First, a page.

New ‘leash’ on life: Medical Mutts gives former shelter dogs loving homes and a purpose


There was no pomp and circumstance, but there were a lot of wagging tails as seven very good dogs and their new humans graduated from the Medical Mutts service dog program on April 18.

“Tonight, we’re going to celebrate all of you,” Medical Mutts Director of Development Kelsey Burton said to the graduates. “You’ve worked incredibly hard over the last 10 days to get to this point, and we know how hard this is. And we’re just really proud of each of you and all the work that you’ve done. We know you’ve grown and bonded, and you’re now starting this incredible, life-changing journey together.

“The service dogs are improving independence for their people, and the people are providing a loving home and purpose for these great dogs.”

Medical Mutts is celebrating its 10-year anniversary this year, Burton told the group of supporters and clients gathered at the Delaware Township Community Center in Fishers. The nonprofit was founded in 2013 with the idea that shelter dogs can be trained to help people. The program takes shelter dogs that show potential for service work and starts the training process with the help of staff and volunteers.

Burton said only 25 percent of the dogs they take from shelters end up as service animals. The rest are adopted out to good homes as pets.

One of that 25 percent is Chai, a German shepherd who became guest speaker Kathleen Simmonds’ service dog a couple years ago. Simmonds, who lives in Missouri, told the graduates that the best advice she can give is to let go of expectations.

Chai is Simmonds’ second service dog through Medical Mutts. She said her first dog, Emma, bonded with her immediately, which made the ongoing training easy. Chai, though, had a rough start in life and wasn’t ready to bond with her right away.

“He decided that I needed to work for his trust and his respect,” Simmonds said. “I had to drop my expectations when I got Chai.”

Before his new life as a service dog, Chai had been neglected and left tied up outside during harsh winter weather. A companion dog who also had been left outside died of exposure, she said, and Chai lost the tip of one ear to frostbite.

Simmonds said she decided to work on bonding, rather than on the service Chai was trained to provide, which is alerting her when her blood sugar spikes or drops.

Since Chai loves playing ball, they did a lot of that, along with walks and random snuggles. Their bond did get better, but slowly. After six months, she said, they had a breakthrough. Following a walk, Chai did a play bow and zoomies with Simmonds.

“He was being his goofy self,” she said. “I had seen this with my husband multiple times, but never with me. He ran straight to me. We played. Chai loved on me. I cried.”

After that, Simmonds said she still had to work with her dog daily, but he started alerting her when her blood sugar levels were too high or low, and their relationship continued to improve. Now, Chai is a great service dog and a great companion.

Simmonds said there are some expectations that the graduates can hold onto.

“Expect your dog to change your life for the better, and not just for the reason why you acquired a service dog,” she said. “They will change all aspects of your life. My top tip for you is to let time be your greatest asset, and not let expectations throw you off course. You should enjoy all your new adventures and enjoy the teammate you now have to help you, because they love you unconditionally and there’s nothing better than that kind of love.”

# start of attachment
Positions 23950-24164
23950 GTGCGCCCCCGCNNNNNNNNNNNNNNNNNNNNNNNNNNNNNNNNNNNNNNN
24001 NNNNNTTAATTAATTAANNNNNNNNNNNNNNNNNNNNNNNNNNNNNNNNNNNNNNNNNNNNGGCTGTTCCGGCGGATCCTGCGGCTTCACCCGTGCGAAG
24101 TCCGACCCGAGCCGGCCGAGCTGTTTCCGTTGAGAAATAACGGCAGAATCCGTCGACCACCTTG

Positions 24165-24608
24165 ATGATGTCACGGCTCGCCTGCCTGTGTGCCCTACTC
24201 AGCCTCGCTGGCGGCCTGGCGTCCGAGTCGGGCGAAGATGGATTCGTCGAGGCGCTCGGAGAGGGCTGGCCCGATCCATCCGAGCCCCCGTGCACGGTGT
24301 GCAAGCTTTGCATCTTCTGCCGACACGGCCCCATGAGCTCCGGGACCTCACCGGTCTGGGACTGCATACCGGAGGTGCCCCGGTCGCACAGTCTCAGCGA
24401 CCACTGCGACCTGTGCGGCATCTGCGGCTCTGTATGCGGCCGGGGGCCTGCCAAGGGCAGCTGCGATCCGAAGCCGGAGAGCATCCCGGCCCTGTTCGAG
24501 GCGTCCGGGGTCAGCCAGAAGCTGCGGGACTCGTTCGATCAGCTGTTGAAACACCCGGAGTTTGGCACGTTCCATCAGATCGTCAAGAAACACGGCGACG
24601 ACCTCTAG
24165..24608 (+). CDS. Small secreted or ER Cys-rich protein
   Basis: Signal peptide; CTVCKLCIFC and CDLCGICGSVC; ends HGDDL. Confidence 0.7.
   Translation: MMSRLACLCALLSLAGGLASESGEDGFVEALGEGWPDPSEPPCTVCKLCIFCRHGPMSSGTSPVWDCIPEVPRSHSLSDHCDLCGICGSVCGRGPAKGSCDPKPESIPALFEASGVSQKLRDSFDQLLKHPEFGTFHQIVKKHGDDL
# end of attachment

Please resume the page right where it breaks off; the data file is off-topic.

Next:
The graduating dogs and their new people appeared to feel the love. They each had their moment in the spotlight and received their graduation papers and a gift bag. The services that the dogs will provide vary from emotional support for autism and anxiety, to seizure and diabetes alerts, to mobility support. They will be going home with their people to Colorado, Texas and Pennsylvania, and to nearby Noblesville.

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Medical Mutts Director of Development Kelsey Burton plays with 2-year-old Bilby. (Photo by Adam Seif)

Medical Mutts train for many tasks

The April 18 graduation ceremony included a demonstration of some of the actions Medical Mutts dogs are trained to perform.

Dug the Labrador retriever helped with the demonstrations. He showed how trained dogs can assist with anxiety by getting on their person’s lap and providing comforting pressure to relieve anxiety.

Dug also was trained to interrupt potentially damaging repetitive behaviors that some people with anxiety exhibit, such as scratching themselves.

A person also can use their service dog as an excuse to leave a situation. The dogs are trained to ask to go outside in response to a “secret” signal from their person.

Service dogs can act as a barrier between their person and others, helping to maintain a comfortable distance.

The dogs are trained to detect and give an alert if their person is experiencing specific symptoms that create a scent. That includes anxiety, blood sugar spikes, or a seizure. The dogs also are trained to fetch medication if the person is not able to; and to press a button that calls for help.

Medical Mutts Director of Development Kelsey Burton said the organization has a “tiny and mighty” staff that provides the training before the dogs are matched with their new people. They also rely on volunteers to help in many ways.

Burton said the organization is always looking for volunteers, and they are well compensated.

“They get doggy snuggles,” she said. “That’s how we pay them — puppy tax.”

For information about how to volunteer, go to